PROJECT 1: Masters Of Control
Assigned Masterworks: The Jetsons (1962) home scenes & iRobot Roomba (today)
Recreation: Helping hand, or…?
Domestic robots aim to bring convenience, freeing up time for us to do more. It’s perfect when it works fine, however, there’s still times when something breaks down, or when technology isn’t at our fingertips, such as when we lose our cell phone, and we’re left helpless, frustrated, not able to complete even a simple task. Helping hand, or…? is a skit that takes the class through the enactment of this through Jane’s encounters.
The skit opens with Jane waking up to a cleaned room, thanks to the Roomba, which helped vacuumed the room while she was asleep. In the next scene, going into midweek, Jane enjoys the convenience of remotely setting her Roomba to clean her home in preparation for a friend’s visit later that same evening. The skit took a turn in the closing scene, where Jane returned home to a stuck Roomba, helpless and frustrated as she couldn’t get the Roomba to work, nor had access to other cleaning tools, and her friends were due to arrive shortly.
PROJECT 2: The Command: Buttons
Designer: Joyce Lu
Context: Despite technological advancement transforming how we interact with our cities and with each other, our basic needs to sleep, eat, work and get from place to place stay the same. For the last couple of decades, cities were planned for cars, paving parking lots and proposing urban freeways. In the next decades to come, urban infrastructure will go through a transformation. How will going from one point to the other be like in the near future? Will we still be accessing services from smartphones? As physical and digital worlds converge, where will user interfaces live outside our smartphones?
Product: Flui is a ride share service for conscious urban dwellers. It knows its users’ schedules and confirms a ride plans for their daily commute, helping to maximize and optimize road use in congested cities, while providing a fluid end-to-end user experience. One of its key touch points, is the Flui button, placed on desk or wall, subtly notify its users, only at the right time, if a ride should be confirmed and requested, according to his or her daily schedule. Its form factor and visual feedback are intended to communicate fluid and elegance.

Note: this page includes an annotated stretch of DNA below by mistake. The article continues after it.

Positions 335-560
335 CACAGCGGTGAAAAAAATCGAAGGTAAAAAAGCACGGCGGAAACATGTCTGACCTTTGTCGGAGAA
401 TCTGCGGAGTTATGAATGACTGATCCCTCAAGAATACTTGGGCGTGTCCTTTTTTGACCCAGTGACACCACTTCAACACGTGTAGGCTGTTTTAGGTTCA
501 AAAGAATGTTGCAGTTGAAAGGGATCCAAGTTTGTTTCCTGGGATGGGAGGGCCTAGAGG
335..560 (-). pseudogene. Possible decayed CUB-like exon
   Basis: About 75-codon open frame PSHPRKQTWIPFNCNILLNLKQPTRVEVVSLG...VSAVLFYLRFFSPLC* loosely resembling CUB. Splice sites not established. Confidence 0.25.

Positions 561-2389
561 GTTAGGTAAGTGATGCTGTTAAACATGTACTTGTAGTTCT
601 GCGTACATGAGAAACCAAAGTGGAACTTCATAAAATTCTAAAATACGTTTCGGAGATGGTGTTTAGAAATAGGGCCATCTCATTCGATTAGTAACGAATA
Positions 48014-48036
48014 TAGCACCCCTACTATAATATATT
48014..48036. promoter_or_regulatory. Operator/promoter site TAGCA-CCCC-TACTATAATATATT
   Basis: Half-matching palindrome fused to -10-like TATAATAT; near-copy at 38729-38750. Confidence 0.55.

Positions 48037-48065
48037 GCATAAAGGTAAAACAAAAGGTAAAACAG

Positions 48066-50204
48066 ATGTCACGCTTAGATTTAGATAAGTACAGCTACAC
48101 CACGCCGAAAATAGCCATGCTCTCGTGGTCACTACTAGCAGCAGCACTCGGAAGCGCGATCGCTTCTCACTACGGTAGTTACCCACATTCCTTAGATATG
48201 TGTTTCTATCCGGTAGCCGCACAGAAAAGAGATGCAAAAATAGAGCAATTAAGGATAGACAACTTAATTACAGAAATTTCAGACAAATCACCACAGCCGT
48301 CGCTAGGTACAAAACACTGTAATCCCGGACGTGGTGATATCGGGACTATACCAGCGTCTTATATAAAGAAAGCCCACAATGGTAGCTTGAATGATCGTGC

PROJECT 2: The Command: Do What I Mean
Designer: Joyce Lu
Context: Despite technological advancement transforming how we interact with our cities and with each other, our basic needs to sleep, eat, work and get from place to place stay the same. For the last couple of decades, cities were planned for cars, paving parking lots and proposing urban freeways. In the next decades to come, urban infrastructure will go through a transformation. How will going from one point to the other be like in the future? Will we still be accessing services from smartphones? As physical and digital worlds converge, where will user interfaces live outside our smartphones?
As a continuation from part 1, I explored how Flui may manifest in a broadened scope, considering a larger context of the future of urban mobility, for someone who commutes on a fixed daily routine and someone who is always on-the-go. How will Flui live, as a personal, fixed versus on-the-go solution, or in a shared public space?
Product: Flui is a ride share service for conscious urban dwellers. It knows its users’ schedules and confirms a ride plans for their daily commute, helping to maximize and optimize road use in congested cities, while providing a fluid end-to-end user experience.